Laser welding of steel to aluminium: thermal modelling and joint strength analysis

Sonia Meco, Luis Cozzolino, Supriyo Ganguly, Stewart Williams, Norman McPherson

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28 Citations (Scopus)
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The integrity of steel-aluminium dissimilar alloy joints is dependent on the thermal cycle applied during the joining process. The thermal field has a direct influence on the growth of the intermetallic compounds (IMC), which result from the reaction between iron (Fe) and aluminium (Al), but it also determines the size of the bonding area of the joint. A finite element (FE) thermal model was developed to predict the transient thermal cycle at the Fe-Al interface for different levels of applied energy by changing the power density and interaction time. The time-temperature profiles were correlated to the weld geometry, IMC layer thickness and mechanical strength. The experimental results showed that having a small bonding area is equally detrimental to the mechanical strength of the joint as having a thick IMC layer. The FE model suggested that comparing to time, the temperature is more important in laser welding of steel to aluminium as this is the factor which most contributes to the growth of the IMC layer and the formation of the bonding area. However, it was not possible to identify a thermal field able to produce simultaneously a large bonding area and a thin IMC layer to optimize the joint strength.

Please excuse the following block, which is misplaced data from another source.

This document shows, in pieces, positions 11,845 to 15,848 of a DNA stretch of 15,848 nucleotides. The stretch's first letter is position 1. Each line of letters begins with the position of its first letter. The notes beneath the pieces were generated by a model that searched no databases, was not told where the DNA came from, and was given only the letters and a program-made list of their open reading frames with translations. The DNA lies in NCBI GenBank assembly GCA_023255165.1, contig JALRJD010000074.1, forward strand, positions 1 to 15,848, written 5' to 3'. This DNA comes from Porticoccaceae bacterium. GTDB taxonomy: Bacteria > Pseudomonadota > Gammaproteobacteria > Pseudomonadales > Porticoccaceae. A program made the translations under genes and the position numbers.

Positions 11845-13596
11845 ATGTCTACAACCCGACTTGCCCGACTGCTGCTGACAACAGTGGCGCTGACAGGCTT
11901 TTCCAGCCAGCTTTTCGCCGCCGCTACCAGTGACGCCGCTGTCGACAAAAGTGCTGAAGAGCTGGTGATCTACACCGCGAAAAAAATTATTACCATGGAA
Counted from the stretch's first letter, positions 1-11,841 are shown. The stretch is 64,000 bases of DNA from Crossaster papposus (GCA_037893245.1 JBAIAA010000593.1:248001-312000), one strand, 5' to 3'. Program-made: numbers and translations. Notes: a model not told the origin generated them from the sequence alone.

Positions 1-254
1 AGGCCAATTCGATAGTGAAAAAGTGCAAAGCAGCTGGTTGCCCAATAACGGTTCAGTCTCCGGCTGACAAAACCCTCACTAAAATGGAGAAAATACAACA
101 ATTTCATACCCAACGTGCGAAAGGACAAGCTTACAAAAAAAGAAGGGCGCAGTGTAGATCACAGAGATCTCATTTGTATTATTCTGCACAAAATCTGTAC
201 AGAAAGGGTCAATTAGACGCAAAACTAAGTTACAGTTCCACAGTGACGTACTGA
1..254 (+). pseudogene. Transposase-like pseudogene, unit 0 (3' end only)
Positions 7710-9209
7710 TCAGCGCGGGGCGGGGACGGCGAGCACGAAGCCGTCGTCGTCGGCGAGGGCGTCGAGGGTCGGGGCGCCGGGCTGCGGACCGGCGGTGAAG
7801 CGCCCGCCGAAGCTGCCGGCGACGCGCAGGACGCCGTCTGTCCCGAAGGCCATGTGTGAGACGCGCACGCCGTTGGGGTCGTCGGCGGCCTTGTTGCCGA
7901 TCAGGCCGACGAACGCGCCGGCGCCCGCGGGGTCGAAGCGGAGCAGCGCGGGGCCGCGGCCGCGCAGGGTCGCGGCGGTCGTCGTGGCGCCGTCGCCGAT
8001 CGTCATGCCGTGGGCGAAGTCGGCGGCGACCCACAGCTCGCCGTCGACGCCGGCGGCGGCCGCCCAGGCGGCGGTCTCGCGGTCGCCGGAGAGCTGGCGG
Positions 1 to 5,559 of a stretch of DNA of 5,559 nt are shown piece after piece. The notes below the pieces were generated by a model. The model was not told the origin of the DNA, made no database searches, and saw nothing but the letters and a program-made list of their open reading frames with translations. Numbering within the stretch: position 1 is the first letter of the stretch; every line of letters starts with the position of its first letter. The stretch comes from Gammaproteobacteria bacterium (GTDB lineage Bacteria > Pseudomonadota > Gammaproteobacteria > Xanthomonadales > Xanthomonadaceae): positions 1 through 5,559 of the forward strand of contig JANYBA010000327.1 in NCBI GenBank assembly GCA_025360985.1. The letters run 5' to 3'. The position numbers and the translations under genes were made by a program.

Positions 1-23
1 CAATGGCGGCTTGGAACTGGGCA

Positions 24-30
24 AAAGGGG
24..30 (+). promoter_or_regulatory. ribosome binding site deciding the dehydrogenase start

Original languageEnglish
Pages (from-to)121-133
Number of pages13
JournalJournal of Materials Processing Technology
Early online date10 Apr 2017
Publication statusPublished - 30 Sep 2017


  • aluminium
  • finite element analysis
  • intermetallic compounds
  • laser welding
  • steel


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